• Students investigate the golden ratio ((1 + sqrt(5))/2) and its application to architecture (such as the Parthenon), designs of everyday objects such as index cards and picture frames, and its occurrence in pinecones, pineapples, and sunflower seeds.

• Students write about why manufacturers make specially designed containers for packaging their products, indicating how the idea of tessellations might be important in the designs.

• Students use a computer program such as The Geometry PreSupposer to investigate the relationship between the lengths of the sides and the measures of the angles in isosceles, scalene, and equilateral triangles.

• Groups of students prepare slide shows using slides from Geometry in Our World to illustrate the connections between geometry, science, and art.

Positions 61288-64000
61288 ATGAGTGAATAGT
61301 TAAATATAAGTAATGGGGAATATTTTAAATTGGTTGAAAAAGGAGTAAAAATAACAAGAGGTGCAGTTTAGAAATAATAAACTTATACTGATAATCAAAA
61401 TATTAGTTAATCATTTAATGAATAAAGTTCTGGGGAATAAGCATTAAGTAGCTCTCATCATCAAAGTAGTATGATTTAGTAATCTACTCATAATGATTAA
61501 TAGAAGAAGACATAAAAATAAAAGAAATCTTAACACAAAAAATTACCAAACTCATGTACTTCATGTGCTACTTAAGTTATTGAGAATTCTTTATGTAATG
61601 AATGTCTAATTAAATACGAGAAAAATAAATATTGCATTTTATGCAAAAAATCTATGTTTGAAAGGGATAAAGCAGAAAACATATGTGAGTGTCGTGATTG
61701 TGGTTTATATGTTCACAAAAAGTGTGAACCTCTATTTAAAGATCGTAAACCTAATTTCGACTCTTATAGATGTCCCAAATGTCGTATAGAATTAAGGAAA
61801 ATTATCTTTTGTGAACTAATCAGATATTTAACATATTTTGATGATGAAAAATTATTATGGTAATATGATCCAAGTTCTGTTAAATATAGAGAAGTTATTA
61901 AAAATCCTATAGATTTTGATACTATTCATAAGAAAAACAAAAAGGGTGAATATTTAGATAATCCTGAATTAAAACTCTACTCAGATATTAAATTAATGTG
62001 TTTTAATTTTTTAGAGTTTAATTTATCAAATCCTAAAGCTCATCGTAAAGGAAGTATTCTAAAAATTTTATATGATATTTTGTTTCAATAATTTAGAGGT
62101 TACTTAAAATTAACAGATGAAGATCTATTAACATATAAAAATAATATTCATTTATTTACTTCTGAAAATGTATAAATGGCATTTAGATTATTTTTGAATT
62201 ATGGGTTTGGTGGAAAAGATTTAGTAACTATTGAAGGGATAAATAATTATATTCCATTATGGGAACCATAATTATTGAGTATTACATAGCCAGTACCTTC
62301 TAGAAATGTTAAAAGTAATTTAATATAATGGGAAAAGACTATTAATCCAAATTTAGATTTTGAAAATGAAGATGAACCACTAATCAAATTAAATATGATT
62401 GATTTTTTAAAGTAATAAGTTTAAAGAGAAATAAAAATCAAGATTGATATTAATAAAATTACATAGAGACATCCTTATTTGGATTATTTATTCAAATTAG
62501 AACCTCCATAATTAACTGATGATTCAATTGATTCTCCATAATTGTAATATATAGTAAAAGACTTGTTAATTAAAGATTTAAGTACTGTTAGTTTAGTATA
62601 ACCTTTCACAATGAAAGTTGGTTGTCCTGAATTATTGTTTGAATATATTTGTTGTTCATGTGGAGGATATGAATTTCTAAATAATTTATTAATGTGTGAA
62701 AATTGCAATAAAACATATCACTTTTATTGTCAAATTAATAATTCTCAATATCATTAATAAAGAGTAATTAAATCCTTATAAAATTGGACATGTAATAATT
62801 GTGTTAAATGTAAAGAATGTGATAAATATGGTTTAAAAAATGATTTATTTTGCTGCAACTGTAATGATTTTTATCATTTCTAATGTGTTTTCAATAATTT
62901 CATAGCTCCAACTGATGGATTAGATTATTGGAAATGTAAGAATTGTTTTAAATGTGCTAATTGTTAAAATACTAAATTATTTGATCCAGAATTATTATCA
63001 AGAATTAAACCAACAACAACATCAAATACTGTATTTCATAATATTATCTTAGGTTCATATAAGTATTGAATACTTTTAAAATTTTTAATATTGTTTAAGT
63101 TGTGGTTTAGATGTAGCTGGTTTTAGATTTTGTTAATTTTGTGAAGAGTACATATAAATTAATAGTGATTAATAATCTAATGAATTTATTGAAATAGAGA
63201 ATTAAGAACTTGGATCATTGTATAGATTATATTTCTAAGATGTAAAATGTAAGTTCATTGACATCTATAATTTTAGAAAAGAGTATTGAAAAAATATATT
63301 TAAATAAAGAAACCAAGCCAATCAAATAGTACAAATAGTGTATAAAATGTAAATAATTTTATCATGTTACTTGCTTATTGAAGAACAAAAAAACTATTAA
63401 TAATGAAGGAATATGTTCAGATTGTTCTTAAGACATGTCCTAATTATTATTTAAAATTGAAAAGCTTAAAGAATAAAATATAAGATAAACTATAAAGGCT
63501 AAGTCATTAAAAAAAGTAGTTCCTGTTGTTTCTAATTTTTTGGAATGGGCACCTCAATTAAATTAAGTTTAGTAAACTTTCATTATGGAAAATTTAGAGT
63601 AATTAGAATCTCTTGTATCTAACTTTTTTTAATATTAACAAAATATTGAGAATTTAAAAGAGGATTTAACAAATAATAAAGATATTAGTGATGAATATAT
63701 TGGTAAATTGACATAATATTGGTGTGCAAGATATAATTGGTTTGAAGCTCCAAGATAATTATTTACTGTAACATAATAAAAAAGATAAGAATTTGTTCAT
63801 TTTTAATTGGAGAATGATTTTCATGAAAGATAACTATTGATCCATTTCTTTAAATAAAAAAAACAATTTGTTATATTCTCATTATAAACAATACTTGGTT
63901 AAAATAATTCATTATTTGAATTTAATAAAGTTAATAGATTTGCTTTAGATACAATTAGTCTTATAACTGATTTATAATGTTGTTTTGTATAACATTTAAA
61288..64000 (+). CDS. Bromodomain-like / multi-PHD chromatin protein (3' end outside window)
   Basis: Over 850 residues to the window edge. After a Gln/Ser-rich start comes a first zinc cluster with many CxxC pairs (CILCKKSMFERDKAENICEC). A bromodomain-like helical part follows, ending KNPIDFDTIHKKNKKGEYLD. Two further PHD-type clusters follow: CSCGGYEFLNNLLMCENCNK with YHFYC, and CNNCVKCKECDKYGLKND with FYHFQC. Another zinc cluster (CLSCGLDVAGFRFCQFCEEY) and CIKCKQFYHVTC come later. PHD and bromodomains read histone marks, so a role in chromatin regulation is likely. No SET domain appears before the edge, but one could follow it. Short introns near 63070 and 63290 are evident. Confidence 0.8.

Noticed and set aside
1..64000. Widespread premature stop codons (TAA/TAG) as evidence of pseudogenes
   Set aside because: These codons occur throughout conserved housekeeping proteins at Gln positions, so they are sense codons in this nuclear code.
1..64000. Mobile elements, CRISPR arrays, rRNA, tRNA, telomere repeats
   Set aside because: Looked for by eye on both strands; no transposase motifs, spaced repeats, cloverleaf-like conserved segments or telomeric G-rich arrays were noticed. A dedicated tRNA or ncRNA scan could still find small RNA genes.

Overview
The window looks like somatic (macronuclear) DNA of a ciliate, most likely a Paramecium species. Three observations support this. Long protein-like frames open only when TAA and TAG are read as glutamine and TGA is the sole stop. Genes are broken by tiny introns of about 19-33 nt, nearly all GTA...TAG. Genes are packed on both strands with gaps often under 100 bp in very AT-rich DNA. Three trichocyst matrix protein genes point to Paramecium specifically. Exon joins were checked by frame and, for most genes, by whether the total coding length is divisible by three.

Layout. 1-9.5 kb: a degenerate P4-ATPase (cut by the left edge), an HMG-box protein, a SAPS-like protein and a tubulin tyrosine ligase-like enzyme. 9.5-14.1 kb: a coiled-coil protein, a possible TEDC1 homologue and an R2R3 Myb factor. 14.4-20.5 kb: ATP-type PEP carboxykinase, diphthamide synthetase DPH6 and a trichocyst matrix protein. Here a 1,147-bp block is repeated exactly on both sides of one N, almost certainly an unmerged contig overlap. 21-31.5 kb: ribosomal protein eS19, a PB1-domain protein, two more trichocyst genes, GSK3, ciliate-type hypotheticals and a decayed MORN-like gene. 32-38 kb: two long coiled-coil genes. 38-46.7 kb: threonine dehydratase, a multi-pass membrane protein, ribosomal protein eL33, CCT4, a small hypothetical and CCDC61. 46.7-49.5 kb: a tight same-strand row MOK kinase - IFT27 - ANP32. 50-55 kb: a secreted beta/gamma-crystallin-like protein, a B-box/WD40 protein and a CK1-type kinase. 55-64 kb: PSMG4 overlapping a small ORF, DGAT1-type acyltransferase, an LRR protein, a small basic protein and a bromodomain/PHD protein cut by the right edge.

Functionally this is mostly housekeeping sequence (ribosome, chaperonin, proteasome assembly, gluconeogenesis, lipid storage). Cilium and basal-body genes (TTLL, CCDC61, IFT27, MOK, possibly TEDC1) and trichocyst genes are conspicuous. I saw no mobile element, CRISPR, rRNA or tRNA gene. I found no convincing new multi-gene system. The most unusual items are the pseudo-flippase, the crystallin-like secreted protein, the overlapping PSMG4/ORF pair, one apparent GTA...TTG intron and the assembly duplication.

• Pairs of students build kites of different shapes, explaining to the class why they chose a particular shape. Each student predicts which kite will fly highest, writing the prediction in his/her journal. The class flies all of the kites, recording the heights of each by using a clinometer and similar triangles.

• Students watch the video Donald in Mathmagic Land. Although getting a bit dated, thisvideo still thrills most viewers as Donald Duck encounters many animated applications of geometry. Students then form teams which focus on an aspect of the video and do further research on that application.

• Students read and choose projects to make from the book Origami, Japanese Paper Folding by Florence Sakade or some other origami instruction books. The detailed instructions usually given in such books are rich in mathematical language and discussions among the students should provide a setting for the use of much geometric terminology.

### References

Diggins, Julia. String, Straightedge, and Shadow: The Story of Geometry. New York: Viking Press, 1965.